Maloy bares her heart (and sometimes her teeth) in an honest debut that’s both snarky and sweet.
It’s hard to imagine that a memoir about a baby with a rare heart defect could make readers laugh. But that’s what “Crazy Heart Mama” Maloy’s blunt South Texas voice does. Sometimes her irreverent humor feels more like whistling in the dark; e.g., when first finding out that something could be wrong with her baby, she sadly wonders if he’ll be a “bobblehead.” Other times, her gritty humor is a pressure valve releasing stress, albeit in a juvenile way, such as when she felt like telling her mother-in-law to “go eat a giant bag of dicks.” And there are a few startling admissions; for example, when sick baby Colman wouldn’t sleep, she almost called him a “little fucker.” But honesty is the beauty of Maloy’s to-the-point voice. What sleep-deprived mom hasn’t fantasized—even with a healthy baby—about handing her screaming bundle of poop to somebody else for eight hours? The fact is that when Colman was diagnosed with hypoplastic left heart syndrome and a leaky valve, Maloy rolled up her sleeves and became his biggest advocate. Describing Colman’s condition as being born with “half a heart,” Maloy adroitly details the excruciating choices she and her husband had to make. None of the options were good. The author’s brusque voice may make some readers flinch—at times, even her family thought she was cold—but there’s no doubt that she dearly loves her son. Whether it was caring for Colman’s bloody hernia, being covered in projectile vomit, or waiting through surgery during which her baby would be clinically dead, Maloy’s well-written, heart-rending story spares no detail.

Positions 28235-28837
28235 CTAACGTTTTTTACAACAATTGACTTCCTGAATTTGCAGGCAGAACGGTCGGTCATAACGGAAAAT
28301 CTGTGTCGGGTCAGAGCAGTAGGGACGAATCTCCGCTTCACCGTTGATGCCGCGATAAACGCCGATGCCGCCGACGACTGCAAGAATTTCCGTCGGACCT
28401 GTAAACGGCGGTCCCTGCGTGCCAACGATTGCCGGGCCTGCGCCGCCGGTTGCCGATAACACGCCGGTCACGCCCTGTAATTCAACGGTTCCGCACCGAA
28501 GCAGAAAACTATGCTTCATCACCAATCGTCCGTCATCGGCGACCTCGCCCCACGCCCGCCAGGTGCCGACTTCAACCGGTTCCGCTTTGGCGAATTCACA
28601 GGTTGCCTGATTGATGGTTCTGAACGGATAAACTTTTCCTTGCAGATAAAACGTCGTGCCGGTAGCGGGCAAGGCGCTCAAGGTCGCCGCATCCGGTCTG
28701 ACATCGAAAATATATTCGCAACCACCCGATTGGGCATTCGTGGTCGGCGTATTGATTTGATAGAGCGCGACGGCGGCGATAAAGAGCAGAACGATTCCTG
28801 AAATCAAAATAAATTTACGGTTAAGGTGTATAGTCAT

Privately published by Strunk of Cornell in 1918 and revised by his student E. B. White in 1959, that "little book" is back again with more White updatings.
Stricter than, say, Bergen Evans or W3 ("disinterested" means impartial — period), Strunk is in the last analysis (whoops — "A bankrupt expression") a unique guide (which means "without like or equal").
Noted jazz and pop record producer Thiele offers a chatty autobiography. Aided by record-business colleague Golden, Thiele traces his career from his start as a ``pubescent, novice jazz record producer'' in the 1940s through the '50s, when he headed Coral, Dot, and Roulette Records, and the '60s, when he worked for ABC and ran the famous Impulse! jazz label. At Coral, Thiele championed the work of ``hillbilly'' singer Buddy Holly, although the only sessions he produced with Holly were marred by saccharine strings. The producer specialized in more mainstream popsters like the irrepressibly perky Teresa Brewer (who later became his fourth wife) and the bubble-machine muzak-meister Lawrence Welk. At Dot, Thiele was instrumental in recording Jack Kerouac's famous beat- generation ramblings to jazz accompaniment (recordings that Dot's president found ``pornographic''), while also overseeing a steady stream of pop hits. He then moved to the Mafia-controlled Roulette label, where he observed the ``silk-suited, pinky-ringed'' entourage who frequented the label's offices. Incredibly, however, Thiele remembers the famously hard-nosed Morris Levy, who ran the label and was eventually convicted of extortion, as ``one of the kindest, most warm-hearted, and classiest music men I have ever known.'' At ABC/Impulse!, Thiele oversaw the classic recordings of John Coltrane, although he is the first to admit that Coltrane essentially produced his own sessions. Like many producers of the day, Thiele participated in the ownership of publishing rights to some of the songs he recorded; he makes no apology for this practice, which he calls ``entirely appropriate and without any ethical conflicts.'' A pleasant, if not exactly riveting, memoir that will be of most interest to those with a thirst for cocktail-hour stories of the record biz. (25 halftones, not seen)